- Democrat Grimes backs Keystone XL pipeline in Kentucky Senate race
- China spends for 17 new warships as U.S. cuts back military
- In Japan, Obama plays soccer with a robot and warns students of climate change
- FDA proposes ban on e-cigarette sales to minors
- Wyoming gas plant explosion sends entire town fleeing
- Aborted fetuses from British Columbia incinerated in Oregon plant to make electricity
- Motolotov cocktail thrown a Brooklyn mini-mart
- 3 Americans dead in shooting at Kabul hospital by Afghan guard
- Running on empty: EPA slashes biofuel goals because of ethanol shortage
- ‘Gay Jeans’ that fade into rainbow-colored denim created
Inside Politics: How conservative is enough for Texas?
AUSTIN — After a decade of building a solidly Republican resume, Texas Lt. Gov. David Dewhurst is finding it more difficult than expected to make the next step to higher political office.
The man considered the likely choice to replace retiring U.S. Sen. Kay Bailey Hutchison finds himself under attack in the Republican primary.
Mr. Dewhurst is fending off criticism that he’s not conservative enough despite a record of restricting abortion, cutting spending and advancing other conservative policies in the Legislature.
His top challenger, former Texas Solicitor General Ted Cruz, has been gaining in the polls and could force Mr. Dewhurst into a runoff.
The campaign illustrates how Republican politics in Texas has moved to the right since the tea party movement took root in the state.
Lawmaker says Vikings stadium not in plan
ST. PAUL — The Minnesota Senate’s top Republican says a financing plan for a new Vikings stadium won’t be part of a construction projects package.
Senate Majority Leader Dave Senjem said Thursday that a GOP stadium proposal first floated Tuesday is now separate from the construction bill because of complications related to using state borrowing to pay for a stadium.
Mr. Senjem says that method of financing is running into snags. Instead, he says, lawmakers are now considering user fees on items such as tickets and concessions to pay for the stadium, possibly with a gambling expansion — a proposal that has been met with resistance from rank-and-file Republican legislators.
Democrats in GOP-leaning races may aid Obama
DES MOINES — Republican-leaning areas in states vital to President Obama’s re-election campaign are drawing top-tier Democratic congressional candidates who, even if they lose, could help voter turnout and boost the Democratic president’s chances of winning a second term.
Perhaps the best example is former Iowa first lady Christie Vilsack, a Democrat, who is challenging Republican Rep. Steve King in Iowa’s 4th Congressional District. Other key matchups are in Colorado, Florida, Ohio and Virginia.
Mr. Obama hopes to defend states he won in 2008 in part by cutting into likely Republican nominee Mitt Romney’s edge in key swing-state districts.
Democrat Nelson open to Rubio plan on illegal kids
TAMPA, Fla. — Sen. Bill Nelson, Florida Democrat, said Thursday that he is open to Republican Sen. Marco Rubio’s plan to let young illegal immigrants remain in the U.S., but he questioned whether it would solve the nation’s immigration problems.
In a roundtable discussion with about three dozen students at the University of South Florida, Mr. Nelson said he remains a proponent of the Dream Act, which would grant a path to citizenship to young illegal immigrants who attend college or serve in the military.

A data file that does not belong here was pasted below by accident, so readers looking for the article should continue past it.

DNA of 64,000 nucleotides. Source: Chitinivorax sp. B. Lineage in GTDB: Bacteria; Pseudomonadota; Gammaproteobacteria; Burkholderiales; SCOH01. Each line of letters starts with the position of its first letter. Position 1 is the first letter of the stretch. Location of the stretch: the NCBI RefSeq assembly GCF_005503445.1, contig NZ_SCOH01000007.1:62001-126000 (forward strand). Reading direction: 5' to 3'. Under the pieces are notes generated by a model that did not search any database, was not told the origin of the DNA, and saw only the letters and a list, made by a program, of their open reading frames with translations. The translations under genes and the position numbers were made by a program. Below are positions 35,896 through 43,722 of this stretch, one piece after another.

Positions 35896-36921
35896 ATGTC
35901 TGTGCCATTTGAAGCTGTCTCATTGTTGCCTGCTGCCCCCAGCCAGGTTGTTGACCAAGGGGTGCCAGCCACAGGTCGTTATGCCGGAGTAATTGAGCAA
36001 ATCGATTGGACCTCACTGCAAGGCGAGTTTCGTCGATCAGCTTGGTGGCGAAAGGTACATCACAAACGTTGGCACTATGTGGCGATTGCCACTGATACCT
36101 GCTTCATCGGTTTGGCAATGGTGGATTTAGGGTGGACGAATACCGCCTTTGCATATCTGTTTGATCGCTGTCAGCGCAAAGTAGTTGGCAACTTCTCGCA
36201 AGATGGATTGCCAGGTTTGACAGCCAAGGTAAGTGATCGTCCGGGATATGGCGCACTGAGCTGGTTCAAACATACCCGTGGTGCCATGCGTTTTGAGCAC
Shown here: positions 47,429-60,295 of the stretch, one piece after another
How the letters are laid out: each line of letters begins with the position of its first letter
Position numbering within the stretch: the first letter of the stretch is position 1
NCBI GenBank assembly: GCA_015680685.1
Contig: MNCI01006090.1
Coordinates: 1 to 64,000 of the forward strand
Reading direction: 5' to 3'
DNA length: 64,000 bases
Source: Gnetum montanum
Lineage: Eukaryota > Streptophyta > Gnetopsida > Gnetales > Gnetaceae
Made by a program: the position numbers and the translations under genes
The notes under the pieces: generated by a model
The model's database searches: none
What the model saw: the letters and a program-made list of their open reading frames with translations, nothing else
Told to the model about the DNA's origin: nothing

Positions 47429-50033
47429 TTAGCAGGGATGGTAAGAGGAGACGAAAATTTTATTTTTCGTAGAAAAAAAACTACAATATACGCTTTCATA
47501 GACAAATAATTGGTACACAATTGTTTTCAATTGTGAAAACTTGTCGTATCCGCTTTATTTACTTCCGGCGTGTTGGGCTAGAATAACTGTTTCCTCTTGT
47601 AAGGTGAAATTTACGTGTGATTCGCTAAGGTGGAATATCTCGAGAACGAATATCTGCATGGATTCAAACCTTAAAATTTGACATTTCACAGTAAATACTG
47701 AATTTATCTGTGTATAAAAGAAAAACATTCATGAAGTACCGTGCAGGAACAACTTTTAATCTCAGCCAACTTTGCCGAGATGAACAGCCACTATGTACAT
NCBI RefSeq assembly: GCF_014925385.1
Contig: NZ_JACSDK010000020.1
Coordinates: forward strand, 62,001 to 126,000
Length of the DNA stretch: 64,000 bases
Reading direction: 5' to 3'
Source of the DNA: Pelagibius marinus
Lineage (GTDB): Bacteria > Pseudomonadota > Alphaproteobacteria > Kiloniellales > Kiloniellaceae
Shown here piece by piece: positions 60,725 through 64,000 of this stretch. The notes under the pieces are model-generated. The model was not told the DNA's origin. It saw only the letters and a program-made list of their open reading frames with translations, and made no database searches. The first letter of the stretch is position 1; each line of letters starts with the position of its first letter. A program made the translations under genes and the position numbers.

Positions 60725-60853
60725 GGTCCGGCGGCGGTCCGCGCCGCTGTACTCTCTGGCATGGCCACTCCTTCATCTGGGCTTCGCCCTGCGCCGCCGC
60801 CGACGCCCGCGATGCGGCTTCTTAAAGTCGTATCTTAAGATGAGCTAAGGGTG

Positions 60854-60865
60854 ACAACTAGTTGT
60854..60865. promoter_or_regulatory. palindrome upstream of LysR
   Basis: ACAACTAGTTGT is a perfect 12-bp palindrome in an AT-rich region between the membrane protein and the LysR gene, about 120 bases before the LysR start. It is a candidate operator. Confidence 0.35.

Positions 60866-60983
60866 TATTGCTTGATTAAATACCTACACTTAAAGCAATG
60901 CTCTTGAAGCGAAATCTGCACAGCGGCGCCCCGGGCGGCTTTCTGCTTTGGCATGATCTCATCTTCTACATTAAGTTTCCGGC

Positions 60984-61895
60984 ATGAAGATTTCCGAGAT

Mr. Rubio, a fellow Floridian and the son of Cuban immigrants, is crafting a Republican alternative that would permit young illegal immigrants who came to the U.S. with their parents to apply for non-immigrant visas. They could remain in the country to study or work and could obtain a driver’s license. They could apply for legal residency later, but they would not have a special path to citizenship.
Pressed on Mr. Rubio’s plan, Mr. Nelson said he was awaiting the final version of the evolving legislation.
“If that’s the only thing we can pass, then I’m certainly open to it,” he said. “But that’s not going to solve the problem because once the child — or now-grown student — gets through, what’s going to happen to them? Are they going to sit here in legal limbo?”
Obama invites African leaders to G-8 summit
President Obama is inviting the heads of four African nations to join other world leaders at the Group of Eight summit to discuss food security on the continent.
The White House says the leaders of Benin, Ethiopia, Ghana and Tanzania will attend a discussion session May 19 at Camp David, the presidential retreat in Maryland.
Mr. Obama abruptly announced earlier this year that he was moving the Group of 8 summit from his hometown of Chicago to Camp David. The White House said the move was aimed at facilitating a more informal and intimate discussion among leaders.
The president will still host the NATO summit in Chicago immediately following the G-8.
Government seeks more than 1,700 secret warrants
The Justice Department made 1,745 requests to a secret court for authority to wiretap or search for evidence in terrorism and espionage investigations last year.
That’s according to an April 30 letter to the Senate.
The Foreign Intelligence Surveillance Court meets in secret to hear classified evidence from government attorneys. The court did not reject any of the requests, though judges did require some modifications.
It’s an increase over 2010, when the department made 1,579 requests.
The FBI also made 16,511 national security letter requests for information, regarding 7,201 people, last year. The letters allow officials to collect virtually unlimited kinds of sensitive, private information such as financial and phone records.
That’s down from 2010, when 24,287 requests for information regarding 14,212 people were made.
• From wire dispatches and staff reports
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